Monday, October 29th, started off normal with an early morning walk with a friend. We discussed Eli’s swollen leg, among other things, and mentioned the lymphoma possibility, but wasn’t thinking that was very likely.
Before I get back to the story, I figure I should address the whole Dr. Google thing. No, I’m not a doctor or nurse, but I did train as a CNA and EMT during my college days, while I was a pre-nursing student. In fact, the EMT instructor let me teach the anatomy portion of the class (I had recently studied anatomy off of cadavers). When I was younger, I used to study heart diagrams showing congenital defects, for fun–I was probably in junior high at the time. I took anatomy and physiology in high school and college.
None of this makes me a medical expert, but I do have a basic understanding and curiosity of the human body. I also know how to look for reputable sources of information. However, I also know that all of that does not replace the knowledge and experience of actual nurses and doctors, which is why I seek medical help as needed. I DO like to see if I can accurately diagnose things beyond conjunctivitis and ear infections 🙂
Which brings us to room 26. That is where Eli and I found ourselves after checking into the ER at Primary Children’s Hospital about lunch time. Adam came a little while later, but we’d probably been in the room for 30-40 minutes before anyone came to examine Eli. Once they did come, though, they didn’t stop coming.
One of the first comments: “Wow, that’s a big leg!” pretty much summed up everyone’s opinion. That was the beginning of the same questions over and over again, ever time a new person came in to assess Eli. By the third time he was asked these questions, Eli started to wave them in my direction so I could aswer for him. They mentioned lymphedema, but clearly wanted to figure out what was causing the swelling. Blood was drawn, to Eli’s annoyance, and an ultrasound was ordered. By this time, I was texting a couple different friends to pass the time, including my walking buddy and my friend who spends a great deal of time in hospitals with her kids, who have a genetic condition which results in needing lots of surgeries.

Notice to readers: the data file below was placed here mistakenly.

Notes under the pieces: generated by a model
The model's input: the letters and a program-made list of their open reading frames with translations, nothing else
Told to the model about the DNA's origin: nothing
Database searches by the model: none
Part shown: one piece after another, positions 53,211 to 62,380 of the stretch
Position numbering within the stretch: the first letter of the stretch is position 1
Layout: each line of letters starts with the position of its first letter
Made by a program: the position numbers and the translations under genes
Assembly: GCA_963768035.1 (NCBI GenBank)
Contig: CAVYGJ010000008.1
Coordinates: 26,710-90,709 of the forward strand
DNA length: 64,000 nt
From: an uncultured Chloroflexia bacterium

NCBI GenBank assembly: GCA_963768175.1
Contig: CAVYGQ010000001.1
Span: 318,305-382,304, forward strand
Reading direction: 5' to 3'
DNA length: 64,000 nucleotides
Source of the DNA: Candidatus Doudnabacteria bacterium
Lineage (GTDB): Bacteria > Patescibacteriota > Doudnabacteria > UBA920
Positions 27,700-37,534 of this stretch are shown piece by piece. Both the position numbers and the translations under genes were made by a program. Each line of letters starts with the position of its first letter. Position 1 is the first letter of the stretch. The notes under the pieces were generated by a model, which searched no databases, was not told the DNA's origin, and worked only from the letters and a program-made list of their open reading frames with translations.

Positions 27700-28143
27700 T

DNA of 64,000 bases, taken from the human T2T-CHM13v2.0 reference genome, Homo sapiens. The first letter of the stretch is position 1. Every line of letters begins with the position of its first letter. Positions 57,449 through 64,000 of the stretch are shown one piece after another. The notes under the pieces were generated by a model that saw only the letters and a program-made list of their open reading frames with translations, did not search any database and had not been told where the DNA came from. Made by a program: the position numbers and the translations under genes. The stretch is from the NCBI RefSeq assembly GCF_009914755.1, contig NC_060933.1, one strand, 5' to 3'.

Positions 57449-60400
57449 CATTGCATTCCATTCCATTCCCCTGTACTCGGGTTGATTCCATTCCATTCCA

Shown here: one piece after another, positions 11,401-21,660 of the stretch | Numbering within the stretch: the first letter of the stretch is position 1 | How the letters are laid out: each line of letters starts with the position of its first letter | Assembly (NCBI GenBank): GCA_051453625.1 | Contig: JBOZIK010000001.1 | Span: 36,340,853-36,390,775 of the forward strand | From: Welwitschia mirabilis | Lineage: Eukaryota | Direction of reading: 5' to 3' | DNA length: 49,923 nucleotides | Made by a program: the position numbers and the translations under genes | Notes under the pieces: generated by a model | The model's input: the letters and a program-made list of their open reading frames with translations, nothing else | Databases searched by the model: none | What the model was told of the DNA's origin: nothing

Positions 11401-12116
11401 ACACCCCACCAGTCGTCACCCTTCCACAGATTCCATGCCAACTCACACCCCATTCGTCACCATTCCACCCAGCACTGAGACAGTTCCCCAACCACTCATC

After the bood work and first ultrasound, while still in the ultrasound room, the radiologist came in to look at the images and ask a few questions. He told us he thought it was cat scratch fever (yes, that is a thing, look it up). I was rather incredulous, but know that I don’t know everything. Yes, he’d played with the neighbor’s kitten, but no scratches were infected or anywhere near the swollen leg and lymph nodes. So I asked if there is a test to verify his diagnosis. Yes, there was, so I didn’t bother arguing since they would learn soon enough that it isn’t cat scratch fever. Even our pediatrician discarded that notion a month and a half ago.
That was the first and last time anyone in the ER mentioned cat scratch fever.
The next people to visit room 26 were the oncology team and a patient advocate. Not a good sign. They explained that there were a number of swollen lymph nodes in the left inguinal area, which was concerning. They explained that it could be a result of an infection or malignancy. Eli’s bloodwork showed normal levels, for the most part, with only one thing that was elevated, but not something usually associated with infection. They said they couldn’t know for sure whether it was cancer or infection without a biopsy, but the bloodwork was inconsistent with infection.
They left the room at that point to give us a moment to digest what they had told us. That was when Eli first got a little teary eyed. I saved my tears for later. Part of me still hoped that it coul be something else. They hadn’t found any tumors yet, so couldn’t it be something else?
They continued with other scans while we waited to see if the surgeons had any time to do a biopsy. There was a chest x-ray, CT scan, and another ultrasound (this ultrasound was to make sure that there was sufficient blood flow to the leg). The leg was swollen because a swollen lymph node was constricting the blood vessel going to the leg.
Meanwhile, we hadn’t eaten since breakfast and it was time for dinner, but Eli couldn’t eat in the off chance a surgeon could do the biopsy. When it was apparent that the biopsy wouldn’t happen that day, he still couldn’t eat because of the CT scan, which required him to drink contrast, disguised as root beer.
For awhile they talked about sending us home and scheduling the biopsy later in the week, but eventually the head of oncology and rheumatology called the ER and told them to admit Eli. We finally got a room in the oncology wing about 11pm.
The cost of the day spent in room 26 ended up being about $26,000. Fortunately, our insurance covered most of it.
I wish it had been cat scratch fever.
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